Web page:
Yakyu means baseball: Funny business

Yakyu means baseball: Funny business

YOKOHAMA, Japan -- He's no Phillie Phanatic, but he sure as heck isn't a fish either.

Slyly the, umm, whatever he is, is the mascot of the Hiroshima Carp, and the teal, fur-bearing whatsit is a curveball among his colleagues in Japanese baseball. Slyly has nothing to do with his team's nickname, Slyly has no gender-specific counterpart and he also has no mental health issues.

His appearance unquestionably influenced by his Phanatical counterpart, Slyly is one of a large number of mascots in Japan, but oddly enough, Slyly is an American institution.

The Carp have a history of hiring foreigners from across the sea to play the part of Slyly, who becomes a way for college and Minor League mascots to make a step up to the big leagues, not unlike players stuck in Triple-A who head to Japan as a way to raise their profile.

Hiroshima's fans, 15 years removed from their last pennant and 22 years on from their last Japan Series, don't always have a lot to celebrate, but with the way they react to Slyly, Carp supporters could be Yomiuri Giants fans during the V-9 Era (when the team won every Japan Series from 1965-73).

Slyly's so popular he could be mayor of Hiroshima perhaps, which means it's a good thing that he's not neurotic, which more than one Pacific League mascot can claim.

Mr. Carrasco (no relation to Fukuoka SoftBank Hawks farmhand and Kansas City Royals castaway D.J. Carrasco), of the Tohoku Rakuten Golden Eagles has a legitimate identity crisis.

Born in the minds responsible for bringing about the success of Japan's first expansion team in more than 50 years, Mr. Carrasco is not an eagle (nor an Eagle), but a crow.

The trick, however, is that Mr. Carrasco thinks he is an eagle.

"So we'll make Carrasco-san a crow who only believes he is an eagle," one can imagine translations of boardroom discussions among Rakuten's top marketing brass may have said sometime leading up to the Golden Eagles' 2005 debut.

Fortunately, Mr. Carrasco has a couple of actual eagles, Clutch and Clutchina, to balance him out, but that doesn't make Mr. Carrasco (or his bizarre helmet that covers his eyes and seems to impair his judgment) any less fervid about his perceived self.

One mascot who has no illusions about himself is B.B., of the Hokkaido Nippon Ham Fighters.

Mohawk aside, B.B. is the portrait of an ideal pro sports mascot: fit, determined and oh so cultured.

Along with Seibu's Lion, B.B. -- a bearcat, a chipmunk, take your pick -- is one of the more mobile and agile organization faces in Japan, which has earned him acclaim from both fans in the Fighters' native Sapporo and their former home, Tokyo. Among his many exploits, B.B. has demonstrated his piano prowess, along with other polished talents one would never see from Polly the Parrot or even Mr. Red.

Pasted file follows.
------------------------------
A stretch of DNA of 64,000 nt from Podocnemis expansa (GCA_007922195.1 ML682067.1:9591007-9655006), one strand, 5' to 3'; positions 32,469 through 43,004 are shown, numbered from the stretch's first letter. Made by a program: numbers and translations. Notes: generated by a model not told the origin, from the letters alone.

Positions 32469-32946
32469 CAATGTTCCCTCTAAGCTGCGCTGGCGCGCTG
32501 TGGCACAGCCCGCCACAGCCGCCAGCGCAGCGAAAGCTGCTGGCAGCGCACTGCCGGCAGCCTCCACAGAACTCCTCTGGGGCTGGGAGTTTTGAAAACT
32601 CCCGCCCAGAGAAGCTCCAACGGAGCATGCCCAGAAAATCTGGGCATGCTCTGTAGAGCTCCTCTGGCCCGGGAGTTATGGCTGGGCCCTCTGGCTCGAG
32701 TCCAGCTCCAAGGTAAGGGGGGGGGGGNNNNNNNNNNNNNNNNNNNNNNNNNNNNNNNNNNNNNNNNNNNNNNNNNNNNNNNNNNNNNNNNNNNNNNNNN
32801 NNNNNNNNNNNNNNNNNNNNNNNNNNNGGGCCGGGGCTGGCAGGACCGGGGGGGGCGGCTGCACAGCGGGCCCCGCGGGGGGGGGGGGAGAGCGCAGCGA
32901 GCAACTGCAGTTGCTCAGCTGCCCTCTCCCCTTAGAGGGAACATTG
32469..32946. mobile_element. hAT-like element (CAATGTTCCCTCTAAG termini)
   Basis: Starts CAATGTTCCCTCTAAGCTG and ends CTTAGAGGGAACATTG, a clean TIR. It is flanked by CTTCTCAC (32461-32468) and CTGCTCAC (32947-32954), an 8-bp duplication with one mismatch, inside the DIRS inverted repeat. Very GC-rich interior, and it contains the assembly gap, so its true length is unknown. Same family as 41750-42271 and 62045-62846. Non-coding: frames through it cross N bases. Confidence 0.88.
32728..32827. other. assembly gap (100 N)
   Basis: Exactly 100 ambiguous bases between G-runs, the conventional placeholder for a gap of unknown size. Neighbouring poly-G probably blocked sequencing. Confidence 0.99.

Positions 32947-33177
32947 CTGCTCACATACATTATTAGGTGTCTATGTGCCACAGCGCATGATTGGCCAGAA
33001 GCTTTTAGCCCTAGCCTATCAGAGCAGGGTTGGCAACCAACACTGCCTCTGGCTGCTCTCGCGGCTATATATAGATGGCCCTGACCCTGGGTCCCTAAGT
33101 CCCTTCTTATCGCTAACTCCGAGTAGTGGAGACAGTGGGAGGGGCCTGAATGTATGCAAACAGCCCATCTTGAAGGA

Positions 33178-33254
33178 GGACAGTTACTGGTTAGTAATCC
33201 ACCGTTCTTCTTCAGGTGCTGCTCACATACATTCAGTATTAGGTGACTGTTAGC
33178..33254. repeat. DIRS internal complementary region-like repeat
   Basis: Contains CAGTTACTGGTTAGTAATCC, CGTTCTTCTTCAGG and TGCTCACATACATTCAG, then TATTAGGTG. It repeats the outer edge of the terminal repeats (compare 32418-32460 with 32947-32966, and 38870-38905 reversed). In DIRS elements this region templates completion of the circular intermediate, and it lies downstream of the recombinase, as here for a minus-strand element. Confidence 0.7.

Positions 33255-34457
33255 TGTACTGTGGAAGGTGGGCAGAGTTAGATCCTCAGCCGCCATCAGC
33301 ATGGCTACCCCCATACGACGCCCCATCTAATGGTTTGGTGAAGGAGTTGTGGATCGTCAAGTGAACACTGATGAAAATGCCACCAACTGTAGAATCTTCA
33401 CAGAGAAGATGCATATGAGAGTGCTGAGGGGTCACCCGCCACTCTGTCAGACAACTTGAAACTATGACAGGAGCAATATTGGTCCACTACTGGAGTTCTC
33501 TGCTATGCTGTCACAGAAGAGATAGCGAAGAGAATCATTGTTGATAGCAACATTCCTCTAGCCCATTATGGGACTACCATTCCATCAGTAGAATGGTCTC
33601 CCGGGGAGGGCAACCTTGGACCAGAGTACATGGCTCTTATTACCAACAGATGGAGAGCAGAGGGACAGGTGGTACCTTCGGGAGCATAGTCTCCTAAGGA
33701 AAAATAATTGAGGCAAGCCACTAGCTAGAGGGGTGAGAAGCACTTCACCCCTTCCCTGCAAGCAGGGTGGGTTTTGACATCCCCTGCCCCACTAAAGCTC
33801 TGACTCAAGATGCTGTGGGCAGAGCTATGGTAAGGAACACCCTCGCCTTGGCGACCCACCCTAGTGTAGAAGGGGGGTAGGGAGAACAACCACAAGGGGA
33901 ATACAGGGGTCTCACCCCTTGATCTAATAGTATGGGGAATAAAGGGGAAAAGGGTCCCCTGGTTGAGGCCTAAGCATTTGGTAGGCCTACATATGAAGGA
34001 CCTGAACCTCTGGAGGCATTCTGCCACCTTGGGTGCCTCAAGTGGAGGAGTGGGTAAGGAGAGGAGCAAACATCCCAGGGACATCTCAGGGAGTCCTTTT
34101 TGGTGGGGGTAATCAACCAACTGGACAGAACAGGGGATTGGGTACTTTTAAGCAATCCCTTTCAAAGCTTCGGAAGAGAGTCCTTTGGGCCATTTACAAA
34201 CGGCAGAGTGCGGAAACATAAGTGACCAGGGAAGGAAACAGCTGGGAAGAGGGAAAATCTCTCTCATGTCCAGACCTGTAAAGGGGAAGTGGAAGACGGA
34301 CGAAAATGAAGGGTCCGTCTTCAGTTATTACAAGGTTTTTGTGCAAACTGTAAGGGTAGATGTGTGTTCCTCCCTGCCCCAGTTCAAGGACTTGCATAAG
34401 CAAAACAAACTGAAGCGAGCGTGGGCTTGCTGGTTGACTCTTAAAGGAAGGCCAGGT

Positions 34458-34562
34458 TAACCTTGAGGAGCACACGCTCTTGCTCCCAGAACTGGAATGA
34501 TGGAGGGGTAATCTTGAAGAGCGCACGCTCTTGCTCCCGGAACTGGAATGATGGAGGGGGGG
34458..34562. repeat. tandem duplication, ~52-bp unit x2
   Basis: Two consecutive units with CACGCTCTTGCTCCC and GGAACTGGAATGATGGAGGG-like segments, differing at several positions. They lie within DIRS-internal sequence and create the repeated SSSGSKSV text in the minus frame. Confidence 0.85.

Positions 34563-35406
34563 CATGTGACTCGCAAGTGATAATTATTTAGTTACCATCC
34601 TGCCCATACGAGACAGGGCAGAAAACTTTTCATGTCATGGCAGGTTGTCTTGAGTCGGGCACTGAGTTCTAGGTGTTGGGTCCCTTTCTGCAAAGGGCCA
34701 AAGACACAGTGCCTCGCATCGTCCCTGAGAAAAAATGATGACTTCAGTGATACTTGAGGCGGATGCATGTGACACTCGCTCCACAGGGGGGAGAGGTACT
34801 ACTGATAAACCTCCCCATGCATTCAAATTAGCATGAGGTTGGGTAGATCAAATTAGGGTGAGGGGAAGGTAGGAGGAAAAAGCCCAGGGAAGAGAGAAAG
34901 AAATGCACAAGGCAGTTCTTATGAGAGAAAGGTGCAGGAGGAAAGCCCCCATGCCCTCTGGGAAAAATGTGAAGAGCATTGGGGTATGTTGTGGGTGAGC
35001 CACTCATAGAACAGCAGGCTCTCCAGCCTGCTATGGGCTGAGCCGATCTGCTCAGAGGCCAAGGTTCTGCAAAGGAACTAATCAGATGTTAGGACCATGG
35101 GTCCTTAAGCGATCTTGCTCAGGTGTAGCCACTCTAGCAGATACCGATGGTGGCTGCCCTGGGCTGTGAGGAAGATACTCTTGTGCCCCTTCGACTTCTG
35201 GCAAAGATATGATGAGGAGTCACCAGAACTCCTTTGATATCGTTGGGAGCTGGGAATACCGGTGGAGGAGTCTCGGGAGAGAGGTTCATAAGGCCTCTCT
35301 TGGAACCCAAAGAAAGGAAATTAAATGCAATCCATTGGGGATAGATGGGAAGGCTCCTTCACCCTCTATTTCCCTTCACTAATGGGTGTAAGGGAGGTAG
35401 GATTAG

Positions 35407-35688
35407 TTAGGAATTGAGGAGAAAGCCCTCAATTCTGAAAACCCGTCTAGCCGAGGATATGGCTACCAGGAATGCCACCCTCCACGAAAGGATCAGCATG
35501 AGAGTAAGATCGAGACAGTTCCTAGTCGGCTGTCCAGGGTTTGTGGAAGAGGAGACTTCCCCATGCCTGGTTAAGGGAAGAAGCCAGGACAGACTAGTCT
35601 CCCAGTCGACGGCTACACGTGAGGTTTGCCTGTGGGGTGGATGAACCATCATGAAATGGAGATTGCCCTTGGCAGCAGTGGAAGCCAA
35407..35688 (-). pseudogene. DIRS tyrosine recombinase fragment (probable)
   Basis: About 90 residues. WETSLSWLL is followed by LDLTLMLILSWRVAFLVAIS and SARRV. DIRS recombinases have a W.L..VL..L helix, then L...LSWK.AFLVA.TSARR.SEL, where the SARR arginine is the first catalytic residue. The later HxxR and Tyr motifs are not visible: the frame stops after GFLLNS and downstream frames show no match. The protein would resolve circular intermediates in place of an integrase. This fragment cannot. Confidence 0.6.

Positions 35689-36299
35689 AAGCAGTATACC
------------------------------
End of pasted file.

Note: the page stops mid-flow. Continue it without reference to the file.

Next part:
But with great talent comes great responsibility. And apparently a lack of sick days.

Earlier this season during one of the Fighters' home-away-from-home games at Tokyo Dome, B.B. was forced to navigate the crowd with his handler, as per norm, and a set of crutches.

Considering how many stairs are in the Big Egg, it wasn't the easiest of assignments, but Yu Darvish threw a shutout that night, so at least B.B.'s probable suffering was not in vain.

Anguish may be just what Yokohama BayStars mascot Hosshey (a play on the Japanese word for star, "hoshi") could handle a little more of. It would be a good excuse for a little up-close time with Hossiena, his female companion.

To make sure no fan is sexually alienated, many Japanese baseball teams have both male and female mascots, appealing to the bulk of the fans, surely, on some level.

Another team which employs this is the Orix Buffaloes, a team contracted of the Ichiro's Orix BlueWave and the Kintetsu Buffaloes.

For better or worse, Orix's mascots survived the merger, which means Neppie (short for Neptune) and his trident are accompanied by main squeeze Ripsea whenever possible.

Even the finicky Ichiro doesn't badmouth Neppie, though. In an interview with ESPN, the ever-critical Mariners outfielder gave Orix's mascot props for his moves.

Neppie often takes the field with a trident, but word is still out on whether that gives him jurisdiction over Chiba Lotte's seagull mascots.

While Neppie may pretend to rule the oceans, at least it is nice to know there is one straightforward mascot, even if his existence is a constant reminder of the Central League's watered-down version of the Curse of the Bambino.

Try as they may, the Hanshin Tigers have yet to win a series since 1985, the number emblazoned on the jersey of their mascot, Lucky.

So happy were Osaka fans in '85 to have nearby Hanshin win its first Japan Series, a statue of Colonel Harland Sanders found its way from a Kentucky Fried Chicken restaurant into the Dotonbori Canal.

The Tigers have won the CL twice since the Curse of the Colonel began, but the big prize remains elusive, a streak of ineptitude Lucky reminds fans of Japan's second most-popular team of every time he steps out of the locker room.

No word on whether Lucky may have to join the Colonel in the Dotonbori, but if he does, perhaps he can keep his eyes peeled for a couple of carp to dance with Slyly.

Stephen Ellsesser is a reporter for The Japan Times and a contributor to MLB.com. This story was not subject to the approval of Major League Baseball or its clubs.